T—timings (date, onset, manner) 3. Progression of illness and effect of therapy From Melson KA, Jaffe MS: Pediatric and postpartum home health nursing: assessment and care planning, St Louis, 1997, Mosby. HISTORY 1. Perinatal history a. Health of mother before, during pregnancy Maternal age, length of pregnancy, gravida and parity, extent of prenatal care 2. Illnesses, medical conditions, exposure to communicable disease, complications relating to pregnancy, blood type Medications used and prescribed, exposure to toxins or chemicals Responses to pregnancy b. Duration, nature, severity of labor; use of sedatives, analgesics Type, date, location of delivery Procedures performed Complications c. Infant status, health at birth; Apgar score Weight, length, estimated gestational age Developmental history Age, height, weight, dentition Performance of age-related developmental tasks, observed and recounted periods of delayed or accelerated growth, comparison with siblings, parental perceptions Grade expected and attained, quality of schoolwork Extracurricular activities, play Family/social relationship Activity/performance history General disposition, personality, temperament Rituals, behaviors, responses to discipline or frustration Play and diversional activities, amount and type of exercise Eating patterns, food intake, alternative feeding management Sleep/nap patterns, duration, disturbances, aggravating and alleviating factors Urinary/bowel control, patterns, problems, remedies Sexual maturity, activity, concerns Drug use/abuse Childhood diseases Type, age, severity, complications, sequelae Immunizations Type, date, dosage, boosters, unusual reactions Presence of written record Medications Mosby items and derived items © 2009 by Mosby, Inc. Page 4 3. 4. 5. 6.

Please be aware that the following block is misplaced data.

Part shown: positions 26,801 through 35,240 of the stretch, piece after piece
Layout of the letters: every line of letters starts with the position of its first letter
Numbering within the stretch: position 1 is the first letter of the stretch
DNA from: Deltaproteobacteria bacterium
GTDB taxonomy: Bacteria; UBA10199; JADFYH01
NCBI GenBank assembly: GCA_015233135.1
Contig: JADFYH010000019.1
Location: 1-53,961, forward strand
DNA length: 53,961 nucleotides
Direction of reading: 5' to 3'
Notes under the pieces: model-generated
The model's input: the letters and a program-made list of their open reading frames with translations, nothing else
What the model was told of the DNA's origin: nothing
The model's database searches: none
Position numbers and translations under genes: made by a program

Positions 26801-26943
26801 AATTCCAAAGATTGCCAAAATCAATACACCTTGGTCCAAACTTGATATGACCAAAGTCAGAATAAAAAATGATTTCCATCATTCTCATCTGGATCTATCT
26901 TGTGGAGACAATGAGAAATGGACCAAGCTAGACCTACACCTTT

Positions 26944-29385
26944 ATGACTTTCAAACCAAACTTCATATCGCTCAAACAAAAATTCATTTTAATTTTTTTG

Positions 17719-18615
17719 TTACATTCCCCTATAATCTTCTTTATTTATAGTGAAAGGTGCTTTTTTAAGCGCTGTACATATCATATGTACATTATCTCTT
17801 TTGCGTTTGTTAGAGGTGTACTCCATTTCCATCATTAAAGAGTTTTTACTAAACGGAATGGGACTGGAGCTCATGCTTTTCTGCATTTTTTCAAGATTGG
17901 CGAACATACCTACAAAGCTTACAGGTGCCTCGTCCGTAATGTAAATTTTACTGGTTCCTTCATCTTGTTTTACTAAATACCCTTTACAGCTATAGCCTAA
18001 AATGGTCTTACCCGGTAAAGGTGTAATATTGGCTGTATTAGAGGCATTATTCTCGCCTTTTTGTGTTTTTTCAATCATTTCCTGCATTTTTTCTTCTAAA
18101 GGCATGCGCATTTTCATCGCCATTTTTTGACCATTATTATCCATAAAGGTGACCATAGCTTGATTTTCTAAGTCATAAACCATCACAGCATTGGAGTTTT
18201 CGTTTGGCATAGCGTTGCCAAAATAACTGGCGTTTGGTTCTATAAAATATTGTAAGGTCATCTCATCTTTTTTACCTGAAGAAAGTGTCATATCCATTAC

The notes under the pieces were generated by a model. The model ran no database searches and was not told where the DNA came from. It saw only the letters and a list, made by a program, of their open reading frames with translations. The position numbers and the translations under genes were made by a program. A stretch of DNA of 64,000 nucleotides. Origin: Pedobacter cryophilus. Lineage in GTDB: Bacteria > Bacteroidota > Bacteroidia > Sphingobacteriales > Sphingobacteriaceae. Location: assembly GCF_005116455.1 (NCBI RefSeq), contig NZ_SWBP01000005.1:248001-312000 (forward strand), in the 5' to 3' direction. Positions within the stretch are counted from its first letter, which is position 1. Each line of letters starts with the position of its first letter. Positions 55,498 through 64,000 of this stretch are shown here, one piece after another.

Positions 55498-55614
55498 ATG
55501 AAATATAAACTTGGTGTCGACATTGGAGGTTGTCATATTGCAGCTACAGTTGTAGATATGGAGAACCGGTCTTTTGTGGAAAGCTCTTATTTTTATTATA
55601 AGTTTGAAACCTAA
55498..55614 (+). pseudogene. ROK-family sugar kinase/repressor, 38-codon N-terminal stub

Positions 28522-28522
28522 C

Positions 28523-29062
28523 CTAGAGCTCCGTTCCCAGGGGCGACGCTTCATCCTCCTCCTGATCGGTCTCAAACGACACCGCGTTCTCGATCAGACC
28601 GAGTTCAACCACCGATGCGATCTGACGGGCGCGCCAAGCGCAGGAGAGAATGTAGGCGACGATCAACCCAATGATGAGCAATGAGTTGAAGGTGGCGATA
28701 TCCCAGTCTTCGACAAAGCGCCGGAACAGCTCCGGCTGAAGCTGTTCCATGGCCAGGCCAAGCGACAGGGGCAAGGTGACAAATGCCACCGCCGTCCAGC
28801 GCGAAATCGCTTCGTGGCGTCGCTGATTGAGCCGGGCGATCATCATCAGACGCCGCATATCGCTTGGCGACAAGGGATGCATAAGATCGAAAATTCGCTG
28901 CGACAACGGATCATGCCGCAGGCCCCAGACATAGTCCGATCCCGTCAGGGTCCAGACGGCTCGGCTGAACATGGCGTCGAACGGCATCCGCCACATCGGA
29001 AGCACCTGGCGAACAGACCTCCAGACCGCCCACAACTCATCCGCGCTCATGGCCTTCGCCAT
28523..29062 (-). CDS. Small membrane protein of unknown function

Over-the-counter, prescribed, borrowed; home remedies Type, condition being treated, dose, frequency, duration, form, side effects; medication label directions, pill count, as appropriate Safe, accurate administration by observation, childproofing measures 7. Allergies Hypersensitivity to foods, drugs, animals, insects, plants Hay fever, asthma, allergic rhinitis, eczema, urticaria 8. Serious illness Illness, injury, accidents: date, symptoms, family prevalence, course, pattern, recurrence, complications, sequela Dates and description of hospitalizations, surgeries Dates and results of special producers, testes, screening panels Presence of indwelling, central venous or peripheral catheters, tracheotomy; competence with use, maintenance 9. Family medical history Age, sex, health status of family members Genogram child’s biologic maternal/paternal grandparents, parents, offspring, aunts, uncles, first cousins; indicate age, health status/problems, cause of death; include stillbirths, miscarriages, abortions Familial illnesses, conditions, anomalies (e.g., cardiovascular disease hypertension, cerebrovascular accidents, cancer, diabetes, any condition correctly suspected of diagnosed in client) life-style choice (e.g., substance use/abuse, sedentary behaviors) 10. Psychosocial history Family structure, roles and functions, cohesiveness Family expectations, attitudes, outlook, bonding behaviors Language spoken at home, communication patterns Marital status, relationships, significant others Educational levels, current and past employment, socioeconomic status, caregiver work schedules Home environment adequacy, safety Ethnic, cultural, religious milieu Lifestyle, health care beliefs; recreation, perceived stressors, health care concerns Relationship with peers, employer, coworker, schoolmates, community Support systems, coping capacity of caregiver, resources REVIEW OF SYSTEMS General General state of health, ability to perform age- dependent activities of daily living, unexplained weight change, fever, fatigue, constitutional symptoms, serious illness Pulmonary system Shortness of health (at rest, on exertion, positional), wheezing, stridor, frequent colds, infections, cough, hemoptysis, sputum production, date and results of last tuberculin skin testing and chest x-ray examination use of ventilatory aids/devices